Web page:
SOC Analyst, Attack Analyst, Cyber Threat Analyst
SOC Analyst Role
The role of an SOC analyst is to be part of a team that is at the heart of keeping a company or business safe and secure through its Security Operations Centre (SOC).
SOC Analyst Description / Responsibilities
There are normally three levels of responsibility that are part of an SOC Analyst role – Tier 1, Tier 2, and Tier 3. Each will have a different level of responsibility in terms of identifying potential threats and escalating them to more experienced and senior managers.
Most jobs that are advertised tend to be for Tier 1 analysts, who then progress to Tier 2 and 3 once they acquire more experience.
The job of an SOC Analyst is to be at the forefront of monitoring potential threats to the network, identifying how serious they are, triaging them and escalating them where appropriate.
Whilst a Tier 1 analyst is the most junior position, it is also in many ways the most important because they are at the forefront of analysing and identifying threats and determining how serious they are.
An SOC Analyst will be expected to help manage any incidents that do occur as part of a incident response team, and to help analyse the immediate threat and any potential fallout from it. They will also be expected to analyse any threat once it is over to help determine how it happened and what can be done to prevent similar attacks in the future.
The analyst will be expected to have knowledge of and be able to implement what is known as Security Information and Event management technology (SIEM).
There are a number of SIEM tools which the analyst will need to have knowledge of either when they stop the job or learn as part of an ongoing process – the most common ones are
Perhaps the most important part of the job of an SOC Analyst is to be able to quickly digest significant amounts of information that they have access to, to be able to understand nature of that information and how viable or real any potential threat is.
Aside from the technical ability and skill they need, they will seriously need to have good communication skills with other members of the team, and with senior management to make sure that their work is fully understood, and any action that is needed is taken and implemented speedily.
Qualifications / Experience
An SOC analyst will need to have a significant level of experience in the various areas of expertise that they will be expected to work in. This can either be as a another Tier 1 Analyst or experience gained in different roles within a company.
Many companies will require 2 to 3 years worth of experience in these areas before taking on a Tier 1 analyst.
A bachelors degree is normally stipulated, and although not strictly necessary, any degree in technology related subjects such as Computer Science, Information Systems etc, will be seen as valuable.
Certifications are probably the most important part of the list of qualifications that will be required for the job.
Companies differ as to specifically which ones they want but there are a number of certifications available and the more a candidate has, the more likely they are to be employed. Below is a list of the most common ones that companies will want to see in a candidates in a candidates resume:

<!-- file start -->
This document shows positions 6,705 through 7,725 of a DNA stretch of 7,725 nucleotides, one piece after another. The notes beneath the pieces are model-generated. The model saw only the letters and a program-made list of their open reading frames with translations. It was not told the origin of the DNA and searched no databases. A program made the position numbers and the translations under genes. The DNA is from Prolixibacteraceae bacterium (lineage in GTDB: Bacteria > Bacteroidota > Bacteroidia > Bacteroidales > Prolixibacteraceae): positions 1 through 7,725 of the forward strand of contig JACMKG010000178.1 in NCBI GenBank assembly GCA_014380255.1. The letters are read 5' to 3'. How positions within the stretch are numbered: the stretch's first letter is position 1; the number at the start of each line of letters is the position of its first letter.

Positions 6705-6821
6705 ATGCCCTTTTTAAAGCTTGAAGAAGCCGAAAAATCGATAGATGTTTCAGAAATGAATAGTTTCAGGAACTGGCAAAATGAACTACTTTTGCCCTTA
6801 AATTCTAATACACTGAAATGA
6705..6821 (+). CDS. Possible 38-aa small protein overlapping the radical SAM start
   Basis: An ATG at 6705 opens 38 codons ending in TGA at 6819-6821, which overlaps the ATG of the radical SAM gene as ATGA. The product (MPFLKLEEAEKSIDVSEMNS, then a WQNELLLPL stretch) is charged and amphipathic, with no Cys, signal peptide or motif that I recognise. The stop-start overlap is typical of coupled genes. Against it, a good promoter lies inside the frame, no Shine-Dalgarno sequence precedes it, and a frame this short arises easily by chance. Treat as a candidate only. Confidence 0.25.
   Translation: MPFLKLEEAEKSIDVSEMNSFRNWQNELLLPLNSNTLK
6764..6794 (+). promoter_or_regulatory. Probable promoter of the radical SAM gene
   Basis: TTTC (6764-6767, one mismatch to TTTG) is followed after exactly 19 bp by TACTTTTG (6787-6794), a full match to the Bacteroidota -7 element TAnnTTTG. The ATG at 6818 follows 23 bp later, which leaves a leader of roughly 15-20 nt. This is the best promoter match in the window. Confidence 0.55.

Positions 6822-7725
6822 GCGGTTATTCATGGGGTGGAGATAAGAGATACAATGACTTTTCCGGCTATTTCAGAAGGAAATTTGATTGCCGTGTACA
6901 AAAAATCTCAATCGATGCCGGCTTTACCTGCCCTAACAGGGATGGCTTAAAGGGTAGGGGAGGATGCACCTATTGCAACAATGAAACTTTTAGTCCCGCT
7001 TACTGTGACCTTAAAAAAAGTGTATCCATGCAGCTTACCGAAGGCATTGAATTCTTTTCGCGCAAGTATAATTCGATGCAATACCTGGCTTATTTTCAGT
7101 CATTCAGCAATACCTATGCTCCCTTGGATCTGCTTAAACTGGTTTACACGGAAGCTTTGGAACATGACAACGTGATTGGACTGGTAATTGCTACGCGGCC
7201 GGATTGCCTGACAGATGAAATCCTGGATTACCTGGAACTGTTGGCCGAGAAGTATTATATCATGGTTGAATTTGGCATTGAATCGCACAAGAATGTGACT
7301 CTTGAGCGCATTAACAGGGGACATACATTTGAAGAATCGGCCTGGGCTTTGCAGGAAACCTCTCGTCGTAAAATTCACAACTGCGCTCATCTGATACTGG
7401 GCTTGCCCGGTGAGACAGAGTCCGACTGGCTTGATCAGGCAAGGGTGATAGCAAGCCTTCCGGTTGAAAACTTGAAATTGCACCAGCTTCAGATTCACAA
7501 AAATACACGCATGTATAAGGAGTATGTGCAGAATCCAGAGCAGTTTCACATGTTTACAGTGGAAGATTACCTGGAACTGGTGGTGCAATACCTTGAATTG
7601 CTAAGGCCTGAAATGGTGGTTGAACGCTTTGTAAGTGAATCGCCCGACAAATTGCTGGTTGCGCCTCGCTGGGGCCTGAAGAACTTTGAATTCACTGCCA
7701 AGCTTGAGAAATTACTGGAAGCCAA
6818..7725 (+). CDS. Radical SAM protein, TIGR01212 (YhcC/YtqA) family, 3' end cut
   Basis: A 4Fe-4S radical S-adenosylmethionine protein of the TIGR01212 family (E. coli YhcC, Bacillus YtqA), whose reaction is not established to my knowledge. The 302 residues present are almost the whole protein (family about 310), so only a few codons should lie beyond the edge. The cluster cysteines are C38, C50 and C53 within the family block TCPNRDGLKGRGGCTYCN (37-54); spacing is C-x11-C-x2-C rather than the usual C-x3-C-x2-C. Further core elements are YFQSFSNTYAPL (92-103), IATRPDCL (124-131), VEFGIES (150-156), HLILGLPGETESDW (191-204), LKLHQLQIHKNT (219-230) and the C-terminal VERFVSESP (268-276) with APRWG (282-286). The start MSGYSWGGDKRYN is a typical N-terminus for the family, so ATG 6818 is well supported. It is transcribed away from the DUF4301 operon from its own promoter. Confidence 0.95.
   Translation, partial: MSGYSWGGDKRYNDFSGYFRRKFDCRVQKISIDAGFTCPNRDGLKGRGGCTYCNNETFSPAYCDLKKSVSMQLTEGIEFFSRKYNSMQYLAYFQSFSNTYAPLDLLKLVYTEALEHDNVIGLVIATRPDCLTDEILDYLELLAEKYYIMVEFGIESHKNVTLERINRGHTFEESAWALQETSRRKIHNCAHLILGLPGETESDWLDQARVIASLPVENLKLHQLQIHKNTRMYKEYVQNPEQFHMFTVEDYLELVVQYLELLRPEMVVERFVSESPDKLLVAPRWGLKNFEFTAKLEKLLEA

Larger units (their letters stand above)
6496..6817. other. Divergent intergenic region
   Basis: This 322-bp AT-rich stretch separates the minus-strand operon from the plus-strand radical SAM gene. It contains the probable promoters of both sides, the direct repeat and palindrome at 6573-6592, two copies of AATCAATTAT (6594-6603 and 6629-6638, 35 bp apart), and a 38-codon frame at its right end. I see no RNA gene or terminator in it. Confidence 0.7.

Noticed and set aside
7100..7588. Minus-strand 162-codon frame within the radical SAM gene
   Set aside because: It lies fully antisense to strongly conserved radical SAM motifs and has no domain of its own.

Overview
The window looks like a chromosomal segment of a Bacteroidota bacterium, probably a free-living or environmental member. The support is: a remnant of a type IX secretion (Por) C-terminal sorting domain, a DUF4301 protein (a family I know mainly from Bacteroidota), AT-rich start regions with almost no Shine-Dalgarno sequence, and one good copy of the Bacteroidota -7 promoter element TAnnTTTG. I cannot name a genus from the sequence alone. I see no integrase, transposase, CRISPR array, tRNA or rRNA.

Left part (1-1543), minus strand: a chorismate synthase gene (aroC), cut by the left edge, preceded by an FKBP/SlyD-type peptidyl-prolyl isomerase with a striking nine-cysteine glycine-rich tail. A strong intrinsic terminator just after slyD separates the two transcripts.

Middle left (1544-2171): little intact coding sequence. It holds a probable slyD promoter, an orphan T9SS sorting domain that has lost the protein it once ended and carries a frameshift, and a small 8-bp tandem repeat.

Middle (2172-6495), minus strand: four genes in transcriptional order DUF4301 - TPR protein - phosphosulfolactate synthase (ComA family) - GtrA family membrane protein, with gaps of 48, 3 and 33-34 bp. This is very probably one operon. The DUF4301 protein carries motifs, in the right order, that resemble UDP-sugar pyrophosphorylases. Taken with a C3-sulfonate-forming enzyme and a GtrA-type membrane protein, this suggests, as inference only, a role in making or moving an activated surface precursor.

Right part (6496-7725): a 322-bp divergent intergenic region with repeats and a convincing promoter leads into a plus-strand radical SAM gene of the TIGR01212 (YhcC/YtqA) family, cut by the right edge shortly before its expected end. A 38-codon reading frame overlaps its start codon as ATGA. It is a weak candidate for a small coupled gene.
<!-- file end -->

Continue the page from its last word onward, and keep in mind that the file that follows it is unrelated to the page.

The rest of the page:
- CCNA Cyber Ops
An SOC analyst will also be expected to be familiar with and be able to comply with a wide set of security standards, the most common ones being:
- Fed RAMP
In addition, an SOC analyst will be expected to have knowledge of and be able to implement cloud technology, especially Amazon Web Services, Microsoft Azure, and Google Cloud Platform.
SOC Analyst Salary / Benefits
An SOC Analyst role is not seen as an entry-level position, any potential candidates are expected to have the necessary skills and experience to fit straight into the job, and the salary and benefits should reflect this.
According to online job websites, salaries for a Tier 1 SOC Analyst are estimated as being between $60,000 and 90,000 per year for a full-time position.
Some jobs in the financial services industry pay more than other industries, in part because the threat of cybercrime is deemed more serious in these areas than others.
Any SOC analyst position should come with significant benefits, by way of healthcare, pension, flexible working etc.
Any potential employee will be expected to work unsocial hours, especially in the event of a cyber attack, and both salary and benefits should reflect this.
It is also important that the business or company offers and encourages training in all areas of cyber security, both in person, online and through networking events.
Most companies will be specific about where the job is located, any residency requirements, and whether or not there is a hybrid option.
If a hybrid or remote option is not mentioned it is worth the candidate querying this if they want to, as many companies can be a lot more flexible than they might initially appear to be.
Vetting isn’t always mentioned in job adverts, but is an increasingly important element for companies hiring any employees.
From a candidates point of view it is much better to be up front at the beginning of the process about any criminal convictions they may have, whether or not they appear relevant to the specifics of the job.
Most businesses take a fairly practical approach to the nature of criminal convictions, what they are, when they happened and how relevant they are to the current job position.
Many government and security related organizations are likely to take a much stricter approach to the vetting process and it may be worth having an informal chat with the hiring organization before engaging in the job application process.